Grid Usage in a glance


This module features basic examples of

  • Browse storage and computing resources for a given Virtual Organization
  • how to submit a job to the grid computing resources
  • how to store a file on a grid storage element, and retrieve it back


  • Understand basics of job submission and monitoring.
  • Understand grid data management fundamentals.


  • Access to an User Interface
  • A personal X509 certificate
  • Virtual Organization membership : this tutorial assumes VO gridit membership, but it can be smoothly used with any another VO of your choice, just replacing in the examples the VO name.



Once you logged to your account on a User Interface, as first thing you have to create a proxy. This will authenticate yourself towards grid services. To create your proxy, you need to have a valid certificate in the .globus directory, and you need to be member of a Virtual Organisation (VO). If the VO you belong is configured on the User Interface, the proxy certificate can be created, and will be used by other grid client in order to authenticate your request to the grid services. You are asked for a password, it is the one you've created when you exported the certificate from your browser. The command for the proxy creation is

voms-proxy-init --voms _your VO name_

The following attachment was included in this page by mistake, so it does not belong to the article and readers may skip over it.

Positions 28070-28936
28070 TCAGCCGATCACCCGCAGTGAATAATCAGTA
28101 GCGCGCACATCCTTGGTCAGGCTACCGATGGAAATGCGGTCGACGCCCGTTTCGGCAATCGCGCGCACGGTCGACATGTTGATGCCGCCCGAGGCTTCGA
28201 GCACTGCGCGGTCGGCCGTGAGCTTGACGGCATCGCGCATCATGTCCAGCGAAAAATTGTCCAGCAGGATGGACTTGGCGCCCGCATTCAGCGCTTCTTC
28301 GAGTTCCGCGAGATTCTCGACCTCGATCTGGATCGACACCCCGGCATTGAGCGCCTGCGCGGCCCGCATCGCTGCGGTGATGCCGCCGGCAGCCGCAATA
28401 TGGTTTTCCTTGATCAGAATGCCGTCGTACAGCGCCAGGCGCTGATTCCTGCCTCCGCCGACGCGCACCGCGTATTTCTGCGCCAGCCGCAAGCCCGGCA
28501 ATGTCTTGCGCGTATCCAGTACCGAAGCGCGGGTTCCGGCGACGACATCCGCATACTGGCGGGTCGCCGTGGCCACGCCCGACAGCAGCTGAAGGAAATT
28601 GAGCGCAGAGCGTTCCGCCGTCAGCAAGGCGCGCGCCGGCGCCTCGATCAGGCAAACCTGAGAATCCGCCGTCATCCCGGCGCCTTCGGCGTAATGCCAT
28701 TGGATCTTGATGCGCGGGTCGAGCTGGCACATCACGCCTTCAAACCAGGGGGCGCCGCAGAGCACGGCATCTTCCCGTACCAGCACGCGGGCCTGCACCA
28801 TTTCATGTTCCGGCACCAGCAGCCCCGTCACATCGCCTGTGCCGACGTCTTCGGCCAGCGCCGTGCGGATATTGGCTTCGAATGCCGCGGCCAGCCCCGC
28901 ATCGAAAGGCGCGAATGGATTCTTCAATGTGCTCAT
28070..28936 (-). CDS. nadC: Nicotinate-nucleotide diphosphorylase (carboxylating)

[egiorgio@ui2 ~]$ ls -l .globus
total 4
-rw------- 1 emidio emidio 3852 Jul 16 11:13 usercred.p12
[egiorgio@ui2 ~]$ voms-proxy-init --voms gridit
Enter GRID pass phrase for this identity:
Contacting [/C=IT/O=INFN/OU=Host/L=CNAF/] "gridit"...
Remote VOMS server contacted succesfully.

Created proxy in /tmp/x509up_u500.

Your proxy is valid until Wed Jul 17 01:08:54 CEST 2013

Optional : If the certificate file it's not yet in the .globus directory, you can copy using scp or any other equivalent file transfer utility. Beware of the certificate file permissions, they must allow only read from owner, voms-proxy-init won't work otherwise.

[egiorgio@ui2 ~]$ voms-proxy-init --voms gridit 
Unable to find user certificate or key: /home/egiorgio/.globus/usercred.p12
[egiorgio@ui2 ~]$ mkdir .globus
[change machine...]
emidio@mybox: $ scp cert_INFN_2014.p12
emidio@mybox: ~ $ ssh
Last login: Thu Jan  9 09:21:08 2014

The Information System

You can see the computing and storage resources available for your VO with the command lcg-infosites  --vo yourVO (ce|se)

Tip A computing resource is shortly said ce (computing element), while a storage resource (storage element) is said se.

[egiorgio@ui2 ~]$ lcg-infosites --vo gridit ce
#   CPU	   Free	Total Jobs	Running	Waiting	ComputingElement
      8	      8	         0	      0	      0
   1232	      0	         0	      0	      0
    680	    156	         1	      1	      0
    680	    156	        22	     22	      0
     40	     39	         0	      0	      0
[egiorgio@ui2 ~]$ lcg-infosites --vo gridit se
 Avail Space(kB)  Used Space(kB)  Type 	SE
       428613066        99825647  SRM
      3654311847      2067559635  SRM
        78100676       221899323  SRM
        79062315       220937684  SRM
         1402415          597584  SRM
         1999991               8  SRM

Optional lcg-infosites offers more options than the basic listed above. You can check them reading the man page.

Job Submission

The command for job submission is

glite-wms-job-submit -a <jobname.jdl>

jobname.jdl is a file which describes the computational task you want to execute. For instance

[egiorgio@ui2 ~] cat hello.jdl

# the name of the file which will be actually executed
Executable = "" ; 

# the name of the file where standard output stream will be redirected